TUC Fringe

Institute of employment rights

TUC argued for furlough and PPE, safe shops, transport, schools and workplaces – want scheme extended
covid has further exposed insecure, false self-employment, indirectly employed and in-work poverty; lack of support for those forced to isolate
tu sectoral bargaining – to counter two-tier systems and divisions.
coronavirus not a leveller not all communities affected the same
can only work from home if food delivered and nhs working
80% keyworkers earn less than £10/hr, most of them are women and disproportionately BAME.
covid exposed inadequate labour laws:
  • insecure work, unemployment
  • unsafe working conditions 
  • fire and rehire under poorer conditions
  • no inspection or enforcement of work laws eg in leicester
More austerity & economic liberalism expected
freeze the minimum wage in discussion by Tories
Capitalism will resist change to benefit the working class.
by Nick Kelleher


TUC Fringe

Green jobs/climate change 

need more investment in low carbon jobs eg care work

localised delivery of service – key during Covid, been dying out as infrastructure and power moving to transnational corporations
climate change down agenda due to Covid priorities and drop in use of public transport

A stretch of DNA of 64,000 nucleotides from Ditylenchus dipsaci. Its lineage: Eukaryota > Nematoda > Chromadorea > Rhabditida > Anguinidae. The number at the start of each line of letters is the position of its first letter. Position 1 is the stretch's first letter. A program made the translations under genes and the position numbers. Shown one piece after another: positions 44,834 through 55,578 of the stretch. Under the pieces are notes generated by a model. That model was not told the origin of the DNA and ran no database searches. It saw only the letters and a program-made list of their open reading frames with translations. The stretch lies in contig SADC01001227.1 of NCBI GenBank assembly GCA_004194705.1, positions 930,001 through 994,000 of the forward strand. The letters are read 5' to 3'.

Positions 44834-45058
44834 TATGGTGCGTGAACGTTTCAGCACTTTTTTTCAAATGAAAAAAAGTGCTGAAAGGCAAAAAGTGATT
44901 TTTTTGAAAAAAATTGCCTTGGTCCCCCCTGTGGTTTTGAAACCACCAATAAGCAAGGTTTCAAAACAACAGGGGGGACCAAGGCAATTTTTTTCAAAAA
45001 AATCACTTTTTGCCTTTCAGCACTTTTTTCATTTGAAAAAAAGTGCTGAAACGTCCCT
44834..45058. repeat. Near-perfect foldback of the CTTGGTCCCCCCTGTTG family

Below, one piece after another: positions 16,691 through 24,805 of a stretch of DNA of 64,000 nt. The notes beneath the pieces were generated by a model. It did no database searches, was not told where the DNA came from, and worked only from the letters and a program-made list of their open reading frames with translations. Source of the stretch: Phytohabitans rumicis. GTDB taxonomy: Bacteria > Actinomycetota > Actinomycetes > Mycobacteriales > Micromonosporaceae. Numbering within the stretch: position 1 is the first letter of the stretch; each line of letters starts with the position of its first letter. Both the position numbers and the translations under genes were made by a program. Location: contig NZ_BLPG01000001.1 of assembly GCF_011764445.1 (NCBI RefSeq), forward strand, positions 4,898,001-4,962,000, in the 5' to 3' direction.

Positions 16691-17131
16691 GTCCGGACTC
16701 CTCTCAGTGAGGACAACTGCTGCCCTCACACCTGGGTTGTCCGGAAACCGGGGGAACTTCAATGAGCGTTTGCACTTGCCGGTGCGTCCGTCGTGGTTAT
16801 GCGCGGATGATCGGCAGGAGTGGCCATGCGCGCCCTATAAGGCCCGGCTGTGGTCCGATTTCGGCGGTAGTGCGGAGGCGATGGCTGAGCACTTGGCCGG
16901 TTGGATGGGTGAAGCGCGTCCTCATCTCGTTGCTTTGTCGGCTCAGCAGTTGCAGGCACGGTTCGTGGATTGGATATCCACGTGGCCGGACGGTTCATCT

TUC and unions are still paying lip service to greening the economy in any meaningful way. Clear link between international solidarity and climate change.
Contradiction between TU role of protection of all jobs as no1 priority before political analysis and ability to influence power to change industry (swords into ploughshares philosophy) eg nuclear, aviation and defence workers; as well as energy and car industries where clear alternatives could be developed.
Tories leaving it to market forces will not reverse climate change; Corbyn would have made fundamental changes for a future better, sustainable society.
Unionlearn produced a new publication this year full of case studies of what is happening in workplaces. https://www.unionlearn.org.uk/publications/cutting-carbon-growing-skills-green-skills-just-transition
The UK is the  5th worst greenhouse gas emitter plus international trade and influence causes extra
poorest countries still paying huge amounts of income on historic international debt – harming ability to control their own resources and environment.
green officers/environmental reps etc hard to get any progress or facility time
XR – some employers sacking those prosecuted for some direct action
CWU – multiple parcel delivery services driving to same locations is not green
early retirement/shorter working weeks should be back on agenda
If governments don’t own assets (privatised) hard to control them
COP26 governmental meeting Nov 2021 Glasgow – Glasgow TUC demanding free bus travel, councils still have power; as in Estonia.